2019 had plenty of great TV and movies, but it also had no shortage of complete bummers.
Is there anything worse than feeling let down by something you were originally excited about? Probably, but that’s not what matters now. What matters is that 2019 was a year full of major bummers in the world of movies and TV. It’s something we’ve all had to deal with at one point or another–the feeling of elation when a first teaser trailer drops, the prickling sense of excited, nervous energy approaching a theater or tuning into a premiere, and then the crushing feeling of defeat when it’s all said and done. That thing you thought was going to be so great wasn’t so great after all, and now you’re left to sweep up the pieces as best you can.
Of course, that’s not to say all disappointments are inherently soul-crushing. Some of our biggest bummers of 2019 had some great ideas and others only managed to fudge one or two critical components or the ending–the sort of thing you can turn a blind eye to if you’re really determined to enjoy something. Take It Chapter 2, for example, a let down in the shadow of the first film, but ultimately populated with enough strong performances from a lovable cast that it doesn’t feel like a total loss. A disappointment? Sure, but not a wash. But on the other side of the spectrum, we have things like the new Hellboy which, much to our dismay, seem to be irredeemable.
Whether we were all aboard the hype train from the jump or even just cautiously optimistic, totally let down or just frustrated at squandered potential, we’ve organized our thoughts on some of the biggest disappointments of the year.
1. Men in Black International
After seeing Chris Hemsworth and Tessa Thompson’s chemistry in the wildly entertaining Thor: Ragnarok, pairing the duo up for a new Men in Black movie seemed like a great idea. And the director of the film was F. Gary Gray, the man behind Straight Outta Compton and Friday. What could go wrong? Apparently, everything. MiB: International is painfully dull, unimaginative, and uninspiring. It’s the film equivalent of watching paint dry on an abandoned house you’ll never see again in your life. The chemistry between Hemsworth and Thompson is gone, and the story could have been decent, but it overall is just incredibly bland. The aspects that made the first three MiB movies fun, exciting, and intriguing, and all that’s left his an empty shell. — Mat Elfring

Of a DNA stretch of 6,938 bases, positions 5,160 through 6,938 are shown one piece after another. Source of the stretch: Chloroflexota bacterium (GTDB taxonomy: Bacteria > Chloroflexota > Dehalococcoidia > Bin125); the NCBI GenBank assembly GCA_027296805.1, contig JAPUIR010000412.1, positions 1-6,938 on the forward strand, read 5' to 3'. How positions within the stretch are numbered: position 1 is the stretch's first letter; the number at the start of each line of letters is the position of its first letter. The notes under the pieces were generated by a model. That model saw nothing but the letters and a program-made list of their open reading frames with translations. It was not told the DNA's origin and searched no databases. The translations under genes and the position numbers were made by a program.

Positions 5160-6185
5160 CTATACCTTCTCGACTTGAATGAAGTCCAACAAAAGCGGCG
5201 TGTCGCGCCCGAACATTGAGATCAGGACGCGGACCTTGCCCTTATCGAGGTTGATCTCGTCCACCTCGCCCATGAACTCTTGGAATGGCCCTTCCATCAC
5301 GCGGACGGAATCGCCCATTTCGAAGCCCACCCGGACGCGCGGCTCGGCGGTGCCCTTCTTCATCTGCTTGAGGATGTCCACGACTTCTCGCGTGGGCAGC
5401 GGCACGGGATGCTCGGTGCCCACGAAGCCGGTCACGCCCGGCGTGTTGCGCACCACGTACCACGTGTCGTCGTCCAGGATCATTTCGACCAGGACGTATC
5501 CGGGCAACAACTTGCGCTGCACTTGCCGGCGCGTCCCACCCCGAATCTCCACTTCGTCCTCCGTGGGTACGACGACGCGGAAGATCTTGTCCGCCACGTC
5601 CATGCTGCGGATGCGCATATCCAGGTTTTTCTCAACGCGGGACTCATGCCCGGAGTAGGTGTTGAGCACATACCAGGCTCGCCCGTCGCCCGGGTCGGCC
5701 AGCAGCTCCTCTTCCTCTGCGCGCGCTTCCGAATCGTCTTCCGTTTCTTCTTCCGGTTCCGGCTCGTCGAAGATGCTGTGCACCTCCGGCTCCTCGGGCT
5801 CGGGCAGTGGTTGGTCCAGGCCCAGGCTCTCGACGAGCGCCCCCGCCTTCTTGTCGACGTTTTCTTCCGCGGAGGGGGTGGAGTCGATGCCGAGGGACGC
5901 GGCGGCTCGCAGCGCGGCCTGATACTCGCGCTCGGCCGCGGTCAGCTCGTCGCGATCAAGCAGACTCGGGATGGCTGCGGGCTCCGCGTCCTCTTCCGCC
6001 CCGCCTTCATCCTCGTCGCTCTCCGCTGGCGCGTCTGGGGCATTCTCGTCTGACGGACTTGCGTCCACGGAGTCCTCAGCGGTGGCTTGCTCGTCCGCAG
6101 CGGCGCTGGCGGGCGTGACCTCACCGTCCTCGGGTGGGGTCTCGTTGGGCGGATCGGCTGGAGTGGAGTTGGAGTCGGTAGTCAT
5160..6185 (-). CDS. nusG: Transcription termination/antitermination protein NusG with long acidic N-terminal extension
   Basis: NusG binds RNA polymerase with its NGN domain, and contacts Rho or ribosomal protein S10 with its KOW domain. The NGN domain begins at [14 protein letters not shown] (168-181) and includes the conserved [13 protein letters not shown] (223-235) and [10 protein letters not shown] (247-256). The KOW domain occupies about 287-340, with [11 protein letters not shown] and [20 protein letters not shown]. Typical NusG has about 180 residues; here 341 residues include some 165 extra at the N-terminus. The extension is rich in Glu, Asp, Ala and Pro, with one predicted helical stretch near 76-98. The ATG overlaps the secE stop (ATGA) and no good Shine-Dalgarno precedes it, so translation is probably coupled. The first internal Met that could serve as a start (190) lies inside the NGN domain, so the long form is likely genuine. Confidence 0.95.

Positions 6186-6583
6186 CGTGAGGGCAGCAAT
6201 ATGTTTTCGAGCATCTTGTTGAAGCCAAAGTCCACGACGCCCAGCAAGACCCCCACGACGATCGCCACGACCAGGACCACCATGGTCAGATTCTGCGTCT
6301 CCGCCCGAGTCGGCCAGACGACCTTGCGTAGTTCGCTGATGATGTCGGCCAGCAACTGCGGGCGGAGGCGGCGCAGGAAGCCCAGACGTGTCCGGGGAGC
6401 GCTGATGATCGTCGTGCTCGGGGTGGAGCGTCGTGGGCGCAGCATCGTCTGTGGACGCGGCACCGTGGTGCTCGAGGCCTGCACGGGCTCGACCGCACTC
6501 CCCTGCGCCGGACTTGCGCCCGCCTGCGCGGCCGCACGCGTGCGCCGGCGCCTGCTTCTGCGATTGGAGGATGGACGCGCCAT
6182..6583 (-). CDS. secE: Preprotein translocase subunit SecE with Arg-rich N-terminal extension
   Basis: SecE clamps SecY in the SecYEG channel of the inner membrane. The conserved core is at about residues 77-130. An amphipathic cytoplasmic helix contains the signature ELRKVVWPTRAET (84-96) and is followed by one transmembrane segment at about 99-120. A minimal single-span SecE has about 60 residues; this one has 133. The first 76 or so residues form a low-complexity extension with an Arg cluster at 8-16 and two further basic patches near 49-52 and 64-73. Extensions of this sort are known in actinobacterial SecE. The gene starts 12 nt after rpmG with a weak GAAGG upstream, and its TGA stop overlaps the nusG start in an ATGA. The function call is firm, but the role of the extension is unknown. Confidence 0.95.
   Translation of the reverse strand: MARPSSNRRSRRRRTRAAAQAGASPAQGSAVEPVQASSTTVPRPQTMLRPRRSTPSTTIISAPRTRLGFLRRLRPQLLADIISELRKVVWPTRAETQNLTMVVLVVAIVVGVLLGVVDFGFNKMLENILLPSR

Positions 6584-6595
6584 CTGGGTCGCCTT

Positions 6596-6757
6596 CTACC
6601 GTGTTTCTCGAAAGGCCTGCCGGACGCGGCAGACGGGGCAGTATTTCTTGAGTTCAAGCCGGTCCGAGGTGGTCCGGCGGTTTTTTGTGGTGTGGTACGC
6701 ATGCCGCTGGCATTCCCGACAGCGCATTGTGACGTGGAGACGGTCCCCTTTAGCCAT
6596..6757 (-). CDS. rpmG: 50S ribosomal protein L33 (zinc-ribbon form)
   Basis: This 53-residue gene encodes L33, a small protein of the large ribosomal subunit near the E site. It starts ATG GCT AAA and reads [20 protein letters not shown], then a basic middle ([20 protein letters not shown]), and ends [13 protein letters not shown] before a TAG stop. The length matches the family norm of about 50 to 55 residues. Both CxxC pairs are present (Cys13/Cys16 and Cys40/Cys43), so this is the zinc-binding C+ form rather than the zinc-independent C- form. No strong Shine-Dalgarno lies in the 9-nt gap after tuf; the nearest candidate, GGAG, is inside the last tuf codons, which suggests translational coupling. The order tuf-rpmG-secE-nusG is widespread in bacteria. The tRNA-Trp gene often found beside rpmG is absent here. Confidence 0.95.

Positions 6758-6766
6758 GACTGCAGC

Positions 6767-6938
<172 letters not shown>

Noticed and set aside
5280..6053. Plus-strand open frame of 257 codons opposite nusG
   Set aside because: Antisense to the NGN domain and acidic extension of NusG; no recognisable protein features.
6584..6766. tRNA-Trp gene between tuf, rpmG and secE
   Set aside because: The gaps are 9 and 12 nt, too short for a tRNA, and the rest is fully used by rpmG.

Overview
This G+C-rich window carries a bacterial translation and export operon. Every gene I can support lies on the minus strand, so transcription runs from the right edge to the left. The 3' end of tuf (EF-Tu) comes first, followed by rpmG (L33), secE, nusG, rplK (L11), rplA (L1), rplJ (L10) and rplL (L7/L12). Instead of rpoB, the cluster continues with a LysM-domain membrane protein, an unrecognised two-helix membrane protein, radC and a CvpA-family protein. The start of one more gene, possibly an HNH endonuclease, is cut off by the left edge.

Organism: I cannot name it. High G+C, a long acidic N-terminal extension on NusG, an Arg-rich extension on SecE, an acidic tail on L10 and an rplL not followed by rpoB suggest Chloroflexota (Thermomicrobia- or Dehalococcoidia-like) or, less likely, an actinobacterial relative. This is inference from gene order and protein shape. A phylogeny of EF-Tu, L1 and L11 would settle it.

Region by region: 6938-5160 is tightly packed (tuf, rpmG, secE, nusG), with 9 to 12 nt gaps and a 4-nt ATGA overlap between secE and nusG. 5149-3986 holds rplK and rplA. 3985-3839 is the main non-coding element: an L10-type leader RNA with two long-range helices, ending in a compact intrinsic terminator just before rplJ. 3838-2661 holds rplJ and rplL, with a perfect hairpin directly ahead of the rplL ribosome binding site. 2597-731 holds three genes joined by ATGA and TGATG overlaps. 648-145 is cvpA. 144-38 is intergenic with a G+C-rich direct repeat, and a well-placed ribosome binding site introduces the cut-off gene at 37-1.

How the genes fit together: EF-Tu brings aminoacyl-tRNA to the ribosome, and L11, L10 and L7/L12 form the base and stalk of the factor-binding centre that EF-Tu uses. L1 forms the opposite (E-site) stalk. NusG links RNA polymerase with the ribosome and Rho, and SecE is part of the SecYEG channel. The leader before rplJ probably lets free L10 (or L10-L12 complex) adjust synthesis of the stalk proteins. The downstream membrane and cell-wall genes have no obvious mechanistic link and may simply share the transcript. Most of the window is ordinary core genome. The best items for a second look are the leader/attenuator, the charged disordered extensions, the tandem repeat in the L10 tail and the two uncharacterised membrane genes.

For a long time it looked like there wouldn’t be another Hellboy movie. Guillermo Del Toro’s two films based on Mike Mignola’s cult comic book were popular with fans and critics, but not big enough box office hits to warrant a third movie. But when it was announced that Hellboy would be getting a reboot, with Stranger Things star David Harbour playing the demonic anti-hero, there was a lot to get excited about. Director Neil Marshall stated that the movie would be dark, violent, and more in line with Mignola’s comics, and the first images of Harbour in character were very impressive. Sadly the movie itself was a crushing disappointment, with a messy narrative, terrible CGI effects, and extremely variable performances. Harbour does his best with a poor script, but his portrayal of Hellboy lacks the humor, compassion, and camaraderie that Ron Perlman brought to Del Toro’s movies. And while the movie is certainly darker and more violent than the previous films, it’s never scary, and an over-reliance on cheap-looking digital gore quickly becomes tiresome. Unsurprisingly the film was a box office bomb, with subsequent reports of major behind-the-scenes conflicts, and we’re unlikely to see a fourth Hellboy movie any time soon. — Dan Auty
3. Godzilla King of the Monsters